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Why Bashir Mohamed isn't backing down


Tuesday, August 02, 2016
By: Tim Querengesser

'Initially, I just wanted an apology. But after the sheer number of people downplaying it … I want to take it all the way.'


Bashir Mohamed is pictured on 104 Avenue, near where he alleges he was called a racial slur by a motorist angered he was cycling on the street. TIM QUERENGESSER/METRO



Bashir Mohamed is just 21 but already fluent in how marginalization works in Edmonton.

Speak to him and he eloquently parses the various forces at play behind an incident Friday night that has put him, somewhat uncomfortably, into the media spotlight.

Mohamed, who was cycling Friday when he alleges an angry motorist called him a "N***er," caught a subsequent altercation at a stoplight with the same motorists on video.

Since posting that video to social media Friday, and then beginning to tell his story, Mohamed says Edmonton has split into two camps — with many supporting him and calling for such hate to be addressed, but with others creating fake accounts to tell him to drop his case or worse, to continue calling him a "n***er" (he's posted evidence of such messages on his Facebook page).

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"If you talk to anyone from my background … they'll tell you this happens all the time," Mohamed said.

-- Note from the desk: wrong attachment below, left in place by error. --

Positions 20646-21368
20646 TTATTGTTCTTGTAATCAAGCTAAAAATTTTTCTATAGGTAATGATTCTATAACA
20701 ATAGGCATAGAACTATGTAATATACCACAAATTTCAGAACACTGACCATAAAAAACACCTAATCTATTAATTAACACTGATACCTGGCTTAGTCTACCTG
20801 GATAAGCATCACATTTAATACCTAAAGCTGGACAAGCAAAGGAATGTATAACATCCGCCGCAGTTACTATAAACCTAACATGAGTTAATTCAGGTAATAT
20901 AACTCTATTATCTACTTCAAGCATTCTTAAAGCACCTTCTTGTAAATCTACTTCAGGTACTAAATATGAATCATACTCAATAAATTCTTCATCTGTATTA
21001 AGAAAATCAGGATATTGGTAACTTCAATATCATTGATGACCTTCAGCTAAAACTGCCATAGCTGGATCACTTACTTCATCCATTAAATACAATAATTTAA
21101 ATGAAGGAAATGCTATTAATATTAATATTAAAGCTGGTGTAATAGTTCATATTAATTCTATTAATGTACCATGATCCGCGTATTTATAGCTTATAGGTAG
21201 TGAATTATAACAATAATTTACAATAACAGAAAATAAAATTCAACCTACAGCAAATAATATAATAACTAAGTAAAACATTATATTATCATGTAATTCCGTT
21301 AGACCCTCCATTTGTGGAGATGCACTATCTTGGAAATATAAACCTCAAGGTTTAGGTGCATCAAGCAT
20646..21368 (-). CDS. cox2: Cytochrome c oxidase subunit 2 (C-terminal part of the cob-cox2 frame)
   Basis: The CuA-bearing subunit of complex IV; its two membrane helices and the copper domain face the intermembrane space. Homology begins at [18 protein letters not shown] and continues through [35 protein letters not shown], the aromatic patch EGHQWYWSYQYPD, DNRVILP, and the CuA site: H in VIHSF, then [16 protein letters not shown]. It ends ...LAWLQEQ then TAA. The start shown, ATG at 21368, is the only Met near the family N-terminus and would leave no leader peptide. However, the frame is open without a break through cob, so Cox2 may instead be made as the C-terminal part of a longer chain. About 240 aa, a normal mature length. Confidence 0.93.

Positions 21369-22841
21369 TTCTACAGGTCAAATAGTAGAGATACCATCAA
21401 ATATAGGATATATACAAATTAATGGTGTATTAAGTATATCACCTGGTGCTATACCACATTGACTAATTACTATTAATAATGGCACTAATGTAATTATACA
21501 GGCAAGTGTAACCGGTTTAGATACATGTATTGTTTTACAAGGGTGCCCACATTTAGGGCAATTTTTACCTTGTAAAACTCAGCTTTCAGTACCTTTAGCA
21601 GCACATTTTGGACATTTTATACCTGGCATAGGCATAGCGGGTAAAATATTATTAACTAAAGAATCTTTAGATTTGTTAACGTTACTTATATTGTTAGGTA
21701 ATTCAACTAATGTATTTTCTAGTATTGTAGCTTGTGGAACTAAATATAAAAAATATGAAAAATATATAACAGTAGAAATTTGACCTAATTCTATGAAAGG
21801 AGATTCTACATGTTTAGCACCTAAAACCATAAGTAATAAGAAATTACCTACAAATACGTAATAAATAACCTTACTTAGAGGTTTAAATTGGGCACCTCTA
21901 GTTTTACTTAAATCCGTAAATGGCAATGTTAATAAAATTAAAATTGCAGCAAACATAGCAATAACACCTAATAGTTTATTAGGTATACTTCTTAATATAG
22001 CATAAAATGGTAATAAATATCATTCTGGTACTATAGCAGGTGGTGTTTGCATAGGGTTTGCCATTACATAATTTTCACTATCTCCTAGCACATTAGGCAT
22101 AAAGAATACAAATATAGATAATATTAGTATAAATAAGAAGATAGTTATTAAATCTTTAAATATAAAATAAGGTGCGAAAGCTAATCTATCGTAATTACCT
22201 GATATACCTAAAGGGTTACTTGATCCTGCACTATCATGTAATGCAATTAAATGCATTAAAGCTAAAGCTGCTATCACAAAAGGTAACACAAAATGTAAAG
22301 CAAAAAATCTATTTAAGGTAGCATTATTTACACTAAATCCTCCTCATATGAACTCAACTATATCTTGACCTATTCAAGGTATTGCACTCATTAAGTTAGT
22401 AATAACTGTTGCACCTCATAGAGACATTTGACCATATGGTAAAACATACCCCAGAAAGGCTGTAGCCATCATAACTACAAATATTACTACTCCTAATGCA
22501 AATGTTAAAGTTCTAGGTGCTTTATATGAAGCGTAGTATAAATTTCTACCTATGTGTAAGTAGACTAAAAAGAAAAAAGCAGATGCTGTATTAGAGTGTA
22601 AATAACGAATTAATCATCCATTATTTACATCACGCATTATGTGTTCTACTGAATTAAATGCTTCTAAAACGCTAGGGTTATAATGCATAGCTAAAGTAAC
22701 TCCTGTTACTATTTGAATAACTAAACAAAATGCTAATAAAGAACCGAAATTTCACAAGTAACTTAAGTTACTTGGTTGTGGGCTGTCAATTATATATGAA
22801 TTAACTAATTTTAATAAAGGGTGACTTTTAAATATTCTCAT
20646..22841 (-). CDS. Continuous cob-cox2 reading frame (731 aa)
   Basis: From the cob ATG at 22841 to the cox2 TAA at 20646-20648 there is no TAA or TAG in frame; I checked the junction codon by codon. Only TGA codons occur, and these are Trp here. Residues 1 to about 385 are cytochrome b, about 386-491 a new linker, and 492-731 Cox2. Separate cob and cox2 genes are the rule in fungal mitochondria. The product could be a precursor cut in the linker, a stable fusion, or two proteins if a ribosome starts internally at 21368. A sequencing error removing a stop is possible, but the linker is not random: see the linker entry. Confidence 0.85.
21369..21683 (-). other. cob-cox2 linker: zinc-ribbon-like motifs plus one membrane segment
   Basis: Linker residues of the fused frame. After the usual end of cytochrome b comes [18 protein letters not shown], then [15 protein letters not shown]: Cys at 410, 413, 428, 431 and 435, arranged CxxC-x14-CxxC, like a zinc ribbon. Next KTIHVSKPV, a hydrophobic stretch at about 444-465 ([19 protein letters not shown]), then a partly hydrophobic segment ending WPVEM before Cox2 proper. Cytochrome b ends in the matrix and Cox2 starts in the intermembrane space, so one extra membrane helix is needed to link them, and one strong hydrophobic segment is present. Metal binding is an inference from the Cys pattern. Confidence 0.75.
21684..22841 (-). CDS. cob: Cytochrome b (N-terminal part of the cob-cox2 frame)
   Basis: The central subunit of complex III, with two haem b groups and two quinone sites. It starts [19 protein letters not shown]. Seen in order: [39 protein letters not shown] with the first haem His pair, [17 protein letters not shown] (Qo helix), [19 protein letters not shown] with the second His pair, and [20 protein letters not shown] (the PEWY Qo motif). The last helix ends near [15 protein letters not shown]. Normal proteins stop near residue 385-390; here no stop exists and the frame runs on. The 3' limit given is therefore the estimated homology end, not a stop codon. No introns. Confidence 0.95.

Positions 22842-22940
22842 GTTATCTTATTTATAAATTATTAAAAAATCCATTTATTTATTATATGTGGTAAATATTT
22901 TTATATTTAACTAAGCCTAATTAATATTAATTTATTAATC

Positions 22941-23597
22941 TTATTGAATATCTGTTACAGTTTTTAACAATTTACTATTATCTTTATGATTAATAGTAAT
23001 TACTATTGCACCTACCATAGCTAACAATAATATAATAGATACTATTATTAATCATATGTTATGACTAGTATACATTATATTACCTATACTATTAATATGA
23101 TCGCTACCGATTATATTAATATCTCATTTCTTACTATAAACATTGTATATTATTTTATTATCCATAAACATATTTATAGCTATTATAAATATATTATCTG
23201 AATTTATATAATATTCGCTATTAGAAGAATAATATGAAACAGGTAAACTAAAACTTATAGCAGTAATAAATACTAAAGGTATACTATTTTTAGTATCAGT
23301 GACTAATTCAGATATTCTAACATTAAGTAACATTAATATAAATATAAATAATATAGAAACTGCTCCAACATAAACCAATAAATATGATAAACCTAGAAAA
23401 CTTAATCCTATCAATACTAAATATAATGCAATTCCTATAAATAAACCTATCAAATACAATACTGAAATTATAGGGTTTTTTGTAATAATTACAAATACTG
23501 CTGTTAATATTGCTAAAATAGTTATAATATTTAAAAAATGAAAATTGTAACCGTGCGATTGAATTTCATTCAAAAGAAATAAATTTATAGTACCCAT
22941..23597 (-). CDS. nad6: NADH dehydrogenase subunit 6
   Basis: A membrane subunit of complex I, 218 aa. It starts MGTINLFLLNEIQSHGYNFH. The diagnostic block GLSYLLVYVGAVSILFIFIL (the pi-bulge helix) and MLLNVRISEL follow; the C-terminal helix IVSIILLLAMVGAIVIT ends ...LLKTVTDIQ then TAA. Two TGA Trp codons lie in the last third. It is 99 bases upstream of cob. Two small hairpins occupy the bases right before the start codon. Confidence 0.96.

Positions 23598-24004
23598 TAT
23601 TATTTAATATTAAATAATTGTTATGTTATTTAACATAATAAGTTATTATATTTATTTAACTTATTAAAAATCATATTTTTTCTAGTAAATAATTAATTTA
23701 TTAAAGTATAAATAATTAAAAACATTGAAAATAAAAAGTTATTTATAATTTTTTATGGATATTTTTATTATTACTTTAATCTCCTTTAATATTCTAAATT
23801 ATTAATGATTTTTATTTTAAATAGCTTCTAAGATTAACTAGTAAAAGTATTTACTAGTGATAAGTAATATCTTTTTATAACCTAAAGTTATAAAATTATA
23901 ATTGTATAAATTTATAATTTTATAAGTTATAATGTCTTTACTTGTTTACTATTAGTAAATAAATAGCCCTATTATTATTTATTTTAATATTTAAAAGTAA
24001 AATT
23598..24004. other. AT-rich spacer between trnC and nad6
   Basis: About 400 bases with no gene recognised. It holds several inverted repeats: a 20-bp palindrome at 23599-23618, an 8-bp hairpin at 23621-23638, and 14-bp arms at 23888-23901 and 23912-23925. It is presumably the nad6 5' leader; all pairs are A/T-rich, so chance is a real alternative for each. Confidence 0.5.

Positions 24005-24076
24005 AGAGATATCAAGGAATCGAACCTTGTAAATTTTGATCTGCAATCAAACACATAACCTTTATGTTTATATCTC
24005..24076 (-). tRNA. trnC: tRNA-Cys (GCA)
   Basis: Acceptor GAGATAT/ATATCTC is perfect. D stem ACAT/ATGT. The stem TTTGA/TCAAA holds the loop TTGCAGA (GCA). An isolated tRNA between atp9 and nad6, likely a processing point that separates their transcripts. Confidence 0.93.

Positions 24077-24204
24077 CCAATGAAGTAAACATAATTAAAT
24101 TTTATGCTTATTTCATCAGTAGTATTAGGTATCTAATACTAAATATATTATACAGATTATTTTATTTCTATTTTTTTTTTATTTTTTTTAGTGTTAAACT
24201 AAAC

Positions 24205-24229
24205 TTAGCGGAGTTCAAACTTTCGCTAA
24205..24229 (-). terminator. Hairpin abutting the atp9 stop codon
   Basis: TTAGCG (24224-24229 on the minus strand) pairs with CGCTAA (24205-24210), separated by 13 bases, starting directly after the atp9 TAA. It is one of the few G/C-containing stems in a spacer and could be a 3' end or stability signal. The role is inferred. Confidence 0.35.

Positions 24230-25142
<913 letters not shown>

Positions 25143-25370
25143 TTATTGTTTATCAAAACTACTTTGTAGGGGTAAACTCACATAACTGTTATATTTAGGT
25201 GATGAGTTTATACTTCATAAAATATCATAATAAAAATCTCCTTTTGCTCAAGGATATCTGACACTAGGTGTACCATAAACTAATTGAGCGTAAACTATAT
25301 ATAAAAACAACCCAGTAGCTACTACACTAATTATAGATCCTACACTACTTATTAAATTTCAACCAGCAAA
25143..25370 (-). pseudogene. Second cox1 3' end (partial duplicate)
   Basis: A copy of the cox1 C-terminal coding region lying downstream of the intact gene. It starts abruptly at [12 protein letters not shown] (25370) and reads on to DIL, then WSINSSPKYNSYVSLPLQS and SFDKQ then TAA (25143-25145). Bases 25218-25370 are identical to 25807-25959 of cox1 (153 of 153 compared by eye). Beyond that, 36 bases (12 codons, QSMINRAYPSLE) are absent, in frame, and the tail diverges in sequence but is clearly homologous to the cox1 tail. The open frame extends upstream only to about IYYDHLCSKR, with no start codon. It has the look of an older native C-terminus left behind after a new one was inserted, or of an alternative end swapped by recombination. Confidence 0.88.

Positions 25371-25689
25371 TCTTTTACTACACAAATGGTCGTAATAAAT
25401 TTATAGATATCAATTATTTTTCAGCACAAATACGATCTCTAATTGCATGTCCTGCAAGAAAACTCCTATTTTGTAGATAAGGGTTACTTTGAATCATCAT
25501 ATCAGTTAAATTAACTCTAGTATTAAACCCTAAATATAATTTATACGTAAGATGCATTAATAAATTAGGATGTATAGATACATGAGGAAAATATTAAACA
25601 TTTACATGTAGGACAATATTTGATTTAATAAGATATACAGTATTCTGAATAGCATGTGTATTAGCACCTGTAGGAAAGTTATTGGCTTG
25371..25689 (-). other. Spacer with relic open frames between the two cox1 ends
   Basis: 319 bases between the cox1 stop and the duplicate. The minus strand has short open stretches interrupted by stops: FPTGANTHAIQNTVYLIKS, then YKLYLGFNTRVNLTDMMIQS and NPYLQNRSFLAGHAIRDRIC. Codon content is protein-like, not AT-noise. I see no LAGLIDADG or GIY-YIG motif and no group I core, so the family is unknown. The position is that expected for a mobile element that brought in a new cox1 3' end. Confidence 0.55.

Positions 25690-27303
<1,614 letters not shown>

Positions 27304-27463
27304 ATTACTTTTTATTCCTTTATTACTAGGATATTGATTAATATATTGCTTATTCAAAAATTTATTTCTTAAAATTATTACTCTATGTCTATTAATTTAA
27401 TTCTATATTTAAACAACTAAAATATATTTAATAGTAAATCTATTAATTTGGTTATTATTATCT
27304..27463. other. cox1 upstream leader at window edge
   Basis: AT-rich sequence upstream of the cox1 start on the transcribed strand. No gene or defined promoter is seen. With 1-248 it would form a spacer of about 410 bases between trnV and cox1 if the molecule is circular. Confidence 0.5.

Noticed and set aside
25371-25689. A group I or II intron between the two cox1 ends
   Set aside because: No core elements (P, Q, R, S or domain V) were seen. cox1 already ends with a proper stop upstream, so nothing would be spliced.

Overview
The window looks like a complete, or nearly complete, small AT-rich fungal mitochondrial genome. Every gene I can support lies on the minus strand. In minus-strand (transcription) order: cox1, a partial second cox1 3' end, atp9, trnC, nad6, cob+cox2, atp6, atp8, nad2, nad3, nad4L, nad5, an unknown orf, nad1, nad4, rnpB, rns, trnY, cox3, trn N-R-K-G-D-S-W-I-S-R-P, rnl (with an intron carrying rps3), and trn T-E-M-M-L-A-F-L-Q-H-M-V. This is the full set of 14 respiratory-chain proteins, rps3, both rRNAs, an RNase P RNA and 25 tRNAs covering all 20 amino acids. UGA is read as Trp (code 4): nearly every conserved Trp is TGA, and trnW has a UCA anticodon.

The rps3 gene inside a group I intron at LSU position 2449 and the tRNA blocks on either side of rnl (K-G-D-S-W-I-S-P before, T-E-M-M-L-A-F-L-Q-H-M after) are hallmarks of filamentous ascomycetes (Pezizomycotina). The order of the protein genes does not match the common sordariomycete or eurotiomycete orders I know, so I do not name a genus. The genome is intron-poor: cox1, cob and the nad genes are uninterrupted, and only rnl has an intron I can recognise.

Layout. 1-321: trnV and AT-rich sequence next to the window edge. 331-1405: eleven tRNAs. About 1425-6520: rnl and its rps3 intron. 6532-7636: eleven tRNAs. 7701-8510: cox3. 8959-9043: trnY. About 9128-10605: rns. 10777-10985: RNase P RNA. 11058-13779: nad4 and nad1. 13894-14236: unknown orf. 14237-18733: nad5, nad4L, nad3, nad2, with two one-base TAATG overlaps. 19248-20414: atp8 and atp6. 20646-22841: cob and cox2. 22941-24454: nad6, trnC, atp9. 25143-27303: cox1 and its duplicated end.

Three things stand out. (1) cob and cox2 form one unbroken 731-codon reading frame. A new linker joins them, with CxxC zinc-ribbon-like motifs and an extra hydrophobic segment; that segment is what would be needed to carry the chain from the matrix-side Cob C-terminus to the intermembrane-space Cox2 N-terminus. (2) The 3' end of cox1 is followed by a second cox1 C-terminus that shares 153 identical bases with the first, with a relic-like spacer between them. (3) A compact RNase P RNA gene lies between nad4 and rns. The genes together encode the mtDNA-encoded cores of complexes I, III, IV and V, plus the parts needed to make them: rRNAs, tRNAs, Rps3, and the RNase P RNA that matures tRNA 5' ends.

But what has made this more frequent, and Mohamed more emboldened, is that he also rides a bicycle — itself a way to be marginalized in a city where, as he said, "the car is King."

"I started cycling five years ago and that's when this response happened," Mohamed said. "If you talk to any cyclist, they can tell you some form of hate or aggression has happened to them. However, in my case, I happen to also be black. So I think when people see my skin colour … first I'm a cyclist and that incites rage, and then I guess they use my skin colour to think of these terms to use."

The last time he was called a "n***er" cycling in Edmonton? Three weeks ago.

Since Mohamed first told Edmonton Police about the incident and shared the story publicly, he said he's been approached by several lawyers  offering to work for free to pursue some sort of consequence for the people who allegedly yelled the slur at him

"Initially, I just wanted an apology," Mohamed said. "But after the sheer number of people downplaying it … I want to take it all the way."

Metro contacted Edmonton Police Friday but as of Monday night have not received any communication back or details.

Police tweeted on the weekend they were aware of the incident and investigating.

Mohamed was born in Kenya to Somali refugees, who were fleeing war there before seeking asylum in Canada, but has lived here since he was three and said Edmonton and Alberta are his home.

He's now about to graduate from the University of Alberta and is an intern at the legislature.
Fittingly, he's using this incident as a way to assert his place in his home.

"Many people are telling me, 'just drop it, it's just a word.' I don't understand that. If I adopt that approach it becomes a normal thing, and I'm expected to carry on if this word is said to me," Mohamed said.

"That makes me frankly pissed off, mainly because according to those people, they say, 'Why don't those [Somali or black] people get involved in their community, why don't they go to school, why don't they get a job?'

"I've done all those things, but that doesn't matter to them."



 





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